Working with the Otesha team to get a women’s bike maintenance project up and running has been the highlight of 2016 in my world: here’s the story:
Women-Fix-It came about whilst cycling across Portugal solo. I had the map reading down, chunky calves, panniers, and a sweet touring bike – what more can a woman ask for? Ah yeah… the knowledge that is needed to put your bike back together after it’s been in a box. Alex a good pal helped me to box it up for the flight over to Portugal. Yeah I’ll remember all this – easy…
I’m not saying that as I stand looking at my handle bars off at a peculiar angle, the brakes are rubbing on the wheel and I’m unnecessarily covered in grease. Frustrated, I begrudgingly head to the nearest bike shop, where 2 guys attempt to teach me bike basics in Portuguese. I felt pretty stupid with my ignorance, not to mention scared that I had to keep the steed in one piece for the next 3 months. I couldn’t but notice that it was always men serving me in bike shops, or I’d likely ask a male friend to help out with bike related stuff. Pedalling up and whizzing down the mountains of Portugal I was lucky to keep my bike in one piece – but I couldn’t get the thought out of my head as to why I didn’t know to fix her up.
The more I discussed this with other women who liked bikes, it became clear that I wasn’t on my own… reverberations of the same comment kept coming back to me: “I feel uncomfortable to ask stupid questions” “I always feel pretty silly when I go into bike shops” “I wish I knew more about bikes” “I’m just not very good at it”.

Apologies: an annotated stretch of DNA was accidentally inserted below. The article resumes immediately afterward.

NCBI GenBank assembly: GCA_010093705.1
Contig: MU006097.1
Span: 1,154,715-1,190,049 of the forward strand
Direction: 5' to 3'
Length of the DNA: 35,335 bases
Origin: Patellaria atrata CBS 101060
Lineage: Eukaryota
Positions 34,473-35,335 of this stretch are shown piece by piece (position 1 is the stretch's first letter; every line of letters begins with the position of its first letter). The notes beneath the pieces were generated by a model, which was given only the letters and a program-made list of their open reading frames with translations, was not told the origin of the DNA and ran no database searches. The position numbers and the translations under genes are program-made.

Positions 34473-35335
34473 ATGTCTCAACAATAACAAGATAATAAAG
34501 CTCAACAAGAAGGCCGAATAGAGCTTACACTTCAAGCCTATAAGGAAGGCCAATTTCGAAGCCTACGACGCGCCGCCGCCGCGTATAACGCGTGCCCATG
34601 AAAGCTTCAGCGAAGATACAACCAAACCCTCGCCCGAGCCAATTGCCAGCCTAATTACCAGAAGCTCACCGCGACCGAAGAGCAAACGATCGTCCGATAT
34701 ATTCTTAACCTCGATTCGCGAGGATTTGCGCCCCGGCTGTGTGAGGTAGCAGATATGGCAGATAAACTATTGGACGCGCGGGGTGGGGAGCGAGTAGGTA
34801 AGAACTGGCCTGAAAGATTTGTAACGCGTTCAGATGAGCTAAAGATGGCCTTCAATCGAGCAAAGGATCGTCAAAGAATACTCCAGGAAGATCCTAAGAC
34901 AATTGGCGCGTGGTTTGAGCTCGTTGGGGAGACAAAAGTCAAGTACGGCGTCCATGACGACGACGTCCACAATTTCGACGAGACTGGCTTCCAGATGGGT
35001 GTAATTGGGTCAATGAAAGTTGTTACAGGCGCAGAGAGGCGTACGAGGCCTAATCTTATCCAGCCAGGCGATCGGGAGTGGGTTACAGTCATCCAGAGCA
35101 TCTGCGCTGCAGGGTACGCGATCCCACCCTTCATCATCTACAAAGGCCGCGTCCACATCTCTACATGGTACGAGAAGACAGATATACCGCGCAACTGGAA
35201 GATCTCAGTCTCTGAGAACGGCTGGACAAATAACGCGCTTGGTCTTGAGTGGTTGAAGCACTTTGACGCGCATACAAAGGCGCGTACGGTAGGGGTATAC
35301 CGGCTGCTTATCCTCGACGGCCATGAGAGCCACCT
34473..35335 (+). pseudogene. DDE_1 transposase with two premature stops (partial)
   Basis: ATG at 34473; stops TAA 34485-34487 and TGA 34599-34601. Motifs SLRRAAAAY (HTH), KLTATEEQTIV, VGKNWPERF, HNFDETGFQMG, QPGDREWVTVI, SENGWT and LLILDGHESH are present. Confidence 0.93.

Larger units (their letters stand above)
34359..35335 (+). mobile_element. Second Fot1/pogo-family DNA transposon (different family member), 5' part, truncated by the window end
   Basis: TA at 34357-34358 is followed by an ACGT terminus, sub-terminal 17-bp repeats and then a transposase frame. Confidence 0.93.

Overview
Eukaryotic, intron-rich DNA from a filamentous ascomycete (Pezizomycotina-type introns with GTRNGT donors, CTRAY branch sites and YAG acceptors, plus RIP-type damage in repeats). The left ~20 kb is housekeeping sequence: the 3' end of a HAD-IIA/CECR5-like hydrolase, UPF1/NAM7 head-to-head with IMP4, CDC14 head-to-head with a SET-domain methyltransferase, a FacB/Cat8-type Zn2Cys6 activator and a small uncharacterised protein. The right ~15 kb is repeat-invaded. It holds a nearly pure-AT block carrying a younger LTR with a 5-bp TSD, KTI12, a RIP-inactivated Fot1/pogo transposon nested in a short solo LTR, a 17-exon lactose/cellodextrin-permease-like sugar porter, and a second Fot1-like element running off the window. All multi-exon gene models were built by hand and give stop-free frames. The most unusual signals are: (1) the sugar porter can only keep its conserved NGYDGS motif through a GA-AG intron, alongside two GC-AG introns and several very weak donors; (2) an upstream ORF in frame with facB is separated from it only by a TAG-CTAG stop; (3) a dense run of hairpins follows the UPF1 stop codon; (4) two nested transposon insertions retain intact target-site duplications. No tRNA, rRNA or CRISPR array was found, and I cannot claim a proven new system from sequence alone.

I felt happy that it wasn’t just me… but also sad that so many strong, independent women that I knew and loved had the same block as me. I wanted to learn with other women and to be taught by a non-judgemental woman who could share her knowledge. I searched around my local area in South London and struggled to find that space, but alas it was not there.
A friend put me in touch with Bikeworks – a fantastic social enterprise delivering community based cycling activities across London. They took me onto a course in Level 1 bike mechanics and I commenced a journey totally out of my comfort zone… loads of tools, jargon, and a good dose of testosterone. I was feeling the need for Women-fix-It in my life.
It seems fitting that this project is a collaboration with The Otesha Project UK, as it was this wonderful charity that has empowered hundreds of young people to cycle hundreds of miles and educate thousands of people in issues of environmental awareness, sustainability and social justice. As tour alumni, tour coordinator and workshop facilitator with Otesha, It felt like the right time to join forces to run Women-Fix-It. Winning a bid to Transport for London’s Cycling Grants, the project finally got legs.
Camberwell Subterranea offered us their garage workshop for us to run 3 week maintenance courses from Feb-June 2016. The project aims to work with women from diverse backgrounds, bringing together women from all over South London. It is important that it’s a safe and comfortable environment for all to enter into. We’ve run 3 courses so far, working with 27 women to teach them the basics – an m-check, parts of the bike and how they fit together, punctures, brakes and cleaning/ general maintenance.
The essence of the project is that we want women to go away with enough skills to keep their bike safely on the road. If it needs to go into a bike shop, then they might have a better idea of what’s going on. We want women to feel empowered to ask those “stupid” questions that we might not normally ask. Courses will continue until June and we’re running women’s social rides around South London this summer.
Fancy finding out more, or want to be involved?
Check for updates on our Facebook page: https://www.facebook.com/womenfixit/